Yet still at the battle front stood Eadweard the tall
ready and eager, speaking vaunting words
that he would not flee a foot’s ground,
or turn away back to the bank, than leave his superior where he lay.
He broke through that wall of shields and among the warriors fought,
until his bounteous lord upon those sea-men
did worthily avenge, and he on the battlefield lie slain.
So did Aetheric, noble comrade,
press forward and eager to advance fight resolutely,
Sibyrht’s brother and very many others;
splitting the enemy’s shields, valiantly they defended themselves.
Rang the shield rims, and sang the corselets of mail
a certain terrible dirge. Then at the battle’s height
Offa a sea-farer sent to the Earth dead,
and there Gadd’s kinsman was laid low to the ground:
soon it was at battle that Offa was hewn down.
He had however accomplished that vow to his lord
that he had uttered before to his giver of rings,
that either they both ride to the fortified
home unhurt or else perish fighting
on the battlefield and die of their wounds.
He lay slain nobly near the lord of his people.
Then it happened that the shields broke through. The sea-warriors advanced
to battle enraged. Spear often pierced
the doomed houses of life. Onward then advanced Wistan,
Thurhstan’s son, to these warriors fought.
He was among the throng and slew three,
before Wigelm’s child lay slain in battle.
There was severe combat. Stood firm
did these warriors in battle. Warriors perished
exhausted by their wounds. The slain fell dead to the Earth.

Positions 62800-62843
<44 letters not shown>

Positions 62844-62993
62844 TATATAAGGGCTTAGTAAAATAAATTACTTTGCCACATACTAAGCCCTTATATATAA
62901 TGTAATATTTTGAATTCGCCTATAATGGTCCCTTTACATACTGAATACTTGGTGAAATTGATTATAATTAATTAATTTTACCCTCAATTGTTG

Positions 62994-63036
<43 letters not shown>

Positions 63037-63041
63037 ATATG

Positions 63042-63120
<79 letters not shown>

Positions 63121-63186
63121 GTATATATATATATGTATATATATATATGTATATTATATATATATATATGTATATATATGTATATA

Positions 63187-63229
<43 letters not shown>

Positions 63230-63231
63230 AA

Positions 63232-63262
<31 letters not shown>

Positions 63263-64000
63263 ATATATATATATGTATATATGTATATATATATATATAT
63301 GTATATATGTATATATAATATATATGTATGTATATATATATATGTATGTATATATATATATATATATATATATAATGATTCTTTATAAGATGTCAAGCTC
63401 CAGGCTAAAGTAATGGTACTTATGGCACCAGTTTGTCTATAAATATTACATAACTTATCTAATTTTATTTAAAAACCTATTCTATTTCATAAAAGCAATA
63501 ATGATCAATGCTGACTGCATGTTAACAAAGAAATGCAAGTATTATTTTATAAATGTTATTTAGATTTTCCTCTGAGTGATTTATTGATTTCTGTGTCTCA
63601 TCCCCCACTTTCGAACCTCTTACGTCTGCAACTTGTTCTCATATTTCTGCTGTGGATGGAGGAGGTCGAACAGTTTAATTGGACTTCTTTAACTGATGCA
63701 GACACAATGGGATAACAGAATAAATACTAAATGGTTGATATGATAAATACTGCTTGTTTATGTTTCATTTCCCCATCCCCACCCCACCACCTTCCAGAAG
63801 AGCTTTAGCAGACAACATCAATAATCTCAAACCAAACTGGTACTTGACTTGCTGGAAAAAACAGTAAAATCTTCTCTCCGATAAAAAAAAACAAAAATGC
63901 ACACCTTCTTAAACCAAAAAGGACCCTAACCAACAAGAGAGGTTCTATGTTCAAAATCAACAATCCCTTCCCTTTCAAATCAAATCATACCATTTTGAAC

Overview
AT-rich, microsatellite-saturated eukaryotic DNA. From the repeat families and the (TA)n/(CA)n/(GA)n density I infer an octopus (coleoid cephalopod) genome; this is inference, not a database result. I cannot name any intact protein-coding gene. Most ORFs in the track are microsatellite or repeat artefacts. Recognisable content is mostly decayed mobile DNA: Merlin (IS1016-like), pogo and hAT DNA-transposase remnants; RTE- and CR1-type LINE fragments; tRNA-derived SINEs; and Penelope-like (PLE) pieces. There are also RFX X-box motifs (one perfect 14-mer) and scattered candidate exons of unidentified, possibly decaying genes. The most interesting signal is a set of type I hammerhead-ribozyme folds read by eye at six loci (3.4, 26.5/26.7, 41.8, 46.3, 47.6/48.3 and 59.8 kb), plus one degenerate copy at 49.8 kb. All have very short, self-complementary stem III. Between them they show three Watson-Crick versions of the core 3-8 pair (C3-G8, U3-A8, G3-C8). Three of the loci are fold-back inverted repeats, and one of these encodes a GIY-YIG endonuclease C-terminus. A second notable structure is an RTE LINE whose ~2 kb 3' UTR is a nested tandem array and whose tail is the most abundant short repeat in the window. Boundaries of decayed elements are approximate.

Oswold and Eadwold all this time,
both of these brothers encouraged the soldiers,
their beloved kinsman they would exhort through words
that they needed to endure
without weakening and make use of their weapons.
Byrhtwold spoke, shield raised aloft —
he was an old loyal retainer — and brandished his spear;
he very boldly commanded the warriors:
“Our hearts must grow resolute, our courage more valiant,
our spirits must be greater, though our strength grows less.
Here lies our Lord all hewn down,
goodly he lies in the dust. A kinsman mourns
that who now from this battle-play thinks to turn away.
I am advanced in years. I do not desire to be taken away,
but I by my liege Lord,
by that favorite of men I intend to lie.”
So then did Aethelgar’s child enbolden them all,
Godric to battle. Often he sent forth spears,
deadly shaft sped away onto the Vikings;
thus he on this people went out in front of battle,
cutting down and smiting, until he too on the battlefield perished.
This was not that Godric who from the battle had flown away…

Prose Translation

(Line 1) …would be broken.

(Line 2 – 16) Then he ordered each warrior their horses be let free, driven away and prepare to advance onward, giving thought to deeds of arms and to steadfast courage. Then it was that Offa’s kinsman first knew that the Earl would not endure cowardice, for then from his hand he let flee his beloved falcon towards the woods, and there to battle went forth. By this act a man might understand that this youth would not prove soft in battle, when he takes up arms. In addition Eadric desired to serve his chief, his lord to fight with; and so he advanced forward his spear to battle. He had a dauntless spirit as long as he might be able to grasp shield and broad sword with his hands: a pledge that he had made before his lord vowing to fight he would carry out.

(Line 17 – 24) Then Byrhtnoth marshalled his soldiers, riding and instructing, directing his warriors how they should stand and the positions they should keep, and ordering that their shields properly stand firm with steady hands and to be not afraid. Then when he beheld those people in suitable array, he dismounted with the people whom he was most pleased to be — amid his retainers, knowing of their devotion.